The world has lost an NBA Hall of Fame center who died at 73 on Tuesday.
According to NBA.com, Bob Lanier, one of the NBA’s top players in the 1970s, died Tuesday after a short illness. The prolific basketball player took on the role of the NBA’s global ambassador and special assistant to former NBA commissioner David Stern and current commissioner Adam Silver.
“Bob Lanier was a Hall of Fame player and among the most talented centers in the history of the NBA, but his impact on the league went far beyond what he accomplished on the court. For more than 30 years, Bob served as our global ambassador and as a special assistant to David Stern and then me, traveling the world to teach the game’s values and make a positive impact on young people everywhere. It was a labor of love for Bob, who was one of the kindest and most genuine people I have ever been around. His enormous influence on the NBA was also seen during his time as President of the National Basketball Players Association, where he played a key role in the negotiation of a game-changing collective bargaining agreement.”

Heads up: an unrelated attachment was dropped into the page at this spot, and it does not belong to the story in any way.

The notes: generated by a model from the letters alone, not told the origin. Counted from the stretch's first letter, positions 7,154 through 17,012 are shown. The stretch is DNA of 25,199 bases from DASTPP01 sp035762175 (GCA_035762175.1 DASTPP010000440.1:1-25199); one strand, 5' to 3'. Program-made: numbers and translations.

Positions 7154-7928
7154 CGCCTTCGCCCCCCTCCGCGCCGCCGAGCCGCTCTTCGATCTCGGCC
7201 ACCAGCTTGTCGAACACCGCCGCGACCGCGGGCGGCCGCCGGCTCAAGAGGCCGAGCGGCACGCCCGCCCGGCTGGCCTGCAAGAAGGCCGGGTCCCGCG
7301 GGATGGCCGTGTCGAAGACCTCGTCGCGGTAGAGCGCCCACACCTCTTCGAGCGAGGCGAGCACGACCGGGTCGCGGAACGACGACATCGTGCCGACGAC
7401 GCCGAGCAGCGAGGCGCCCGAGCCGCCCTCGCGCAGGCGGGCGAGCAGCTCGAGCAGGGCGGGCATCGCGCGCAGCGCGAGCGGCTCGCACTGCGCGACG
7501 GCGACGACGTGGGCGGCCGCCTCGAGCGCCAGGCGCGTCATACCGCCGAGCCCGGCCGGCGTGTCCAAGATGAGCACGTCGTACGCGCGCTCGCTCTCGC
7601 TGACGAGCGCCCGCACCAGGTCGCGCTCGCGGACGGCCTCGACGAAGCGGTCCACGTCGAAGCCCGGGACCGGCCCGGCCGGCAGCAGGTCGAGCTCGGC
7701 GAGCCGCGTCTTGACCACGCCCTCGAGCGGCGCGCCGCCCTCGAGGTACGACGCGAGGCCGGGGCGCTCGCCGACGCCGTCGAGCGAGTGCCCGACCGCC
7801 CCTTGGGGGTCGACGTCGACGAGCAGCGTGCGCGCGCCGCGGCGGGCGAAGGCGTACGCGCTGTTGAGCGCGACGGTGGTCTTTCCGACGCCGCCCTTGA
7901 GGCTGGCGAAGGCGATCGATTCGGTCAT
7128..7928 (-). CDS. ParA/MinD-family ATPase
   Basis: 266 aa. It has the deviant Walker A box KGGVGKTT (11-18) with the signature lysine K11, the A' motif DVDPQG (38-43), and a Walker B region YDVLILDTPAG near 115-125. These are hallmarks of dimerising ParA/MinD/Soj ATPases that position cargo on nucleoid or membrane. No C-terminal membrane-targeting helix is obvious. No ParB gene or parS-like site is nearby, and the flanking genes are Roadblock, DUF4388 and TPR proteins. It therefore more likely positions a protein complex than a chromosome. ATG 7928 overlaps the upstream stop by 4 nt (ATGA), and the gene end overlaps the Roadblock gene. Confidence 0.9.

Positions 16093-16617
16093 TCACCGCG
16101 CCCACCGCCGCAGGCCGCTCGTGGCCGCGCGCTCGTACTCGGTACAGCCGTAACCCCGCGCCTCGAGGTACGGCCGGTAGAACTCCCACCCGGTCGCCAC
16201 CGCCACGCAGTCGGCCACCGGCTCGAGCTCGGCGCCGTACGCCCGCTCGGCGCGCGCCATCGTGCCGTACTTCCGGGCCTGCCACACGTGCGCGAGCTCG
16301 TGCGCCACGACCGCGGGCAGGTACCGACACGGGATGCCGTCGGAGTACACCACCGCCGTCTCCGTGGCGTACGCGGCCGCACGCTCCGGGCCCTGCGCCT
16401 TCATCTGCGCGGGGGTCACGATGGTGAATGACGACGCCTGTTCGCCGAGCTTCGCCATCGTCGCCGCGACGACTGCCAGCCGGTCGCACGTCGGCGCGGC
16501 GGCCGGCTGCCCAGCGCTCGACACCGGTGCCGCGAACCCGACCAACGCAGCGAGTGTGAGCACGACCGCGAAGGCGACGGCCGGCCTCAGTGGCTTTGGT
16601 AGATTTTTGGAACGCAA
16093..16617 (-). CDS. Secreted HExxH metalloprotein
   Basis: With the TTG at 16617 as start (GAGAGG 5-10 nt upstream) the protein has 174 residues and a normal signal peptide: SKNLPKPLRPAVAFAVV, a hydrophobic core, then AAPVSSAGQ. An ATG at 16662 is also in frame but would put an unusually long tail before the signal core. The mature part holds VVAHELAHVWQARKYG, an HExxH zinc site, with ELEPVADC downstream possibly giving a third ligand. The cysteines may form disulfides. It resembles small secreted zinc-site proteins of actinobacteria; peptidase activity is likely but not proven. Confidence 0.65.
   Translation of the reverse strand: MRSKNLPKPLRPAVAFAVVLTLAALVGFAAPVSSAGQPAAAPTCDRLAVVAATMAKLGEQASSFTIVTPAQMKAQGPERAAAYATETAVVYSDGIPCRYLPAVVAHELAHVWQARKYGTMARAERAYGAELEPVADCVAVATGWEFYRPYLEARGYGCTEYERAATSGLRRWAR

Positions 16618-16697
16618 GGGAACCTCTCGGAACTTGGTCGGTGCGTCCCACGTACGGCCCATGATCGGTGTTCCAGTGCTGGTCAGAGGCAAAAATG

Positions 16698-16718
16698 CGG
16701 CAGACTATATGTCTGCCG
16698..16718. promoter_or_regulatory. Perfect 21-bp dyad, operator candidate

NBA Commissioner Adam Silver’s statement regarding the passing of Bob Lanier. pic.twitter.com/8GD9BhKt7C
— NBA (@NBA) May 11, 2022
After he led St. Bonaventure University to the Final Four in 1970, Detroit drafted Lanier as the No. 1 pick. The All-Star center was in the NBA for 14 seasons playing for the Detroit Pistons and the Milwaukee Bucks. He averaged 20.1 points and 10.1 rebounds throughout his career. He is third on the Pistons’ career list in points and rebounds.
Lanier was inducted into the Naismith Memorial Basketball Hall of Fame in 1992.
In 1995, Lanier became an assistant coach for the Golden State Warriors, then became an interim coach the season after Don Nelson resigned. The Warriors had a 12-25 record, and the Warriors went with another coach after the season.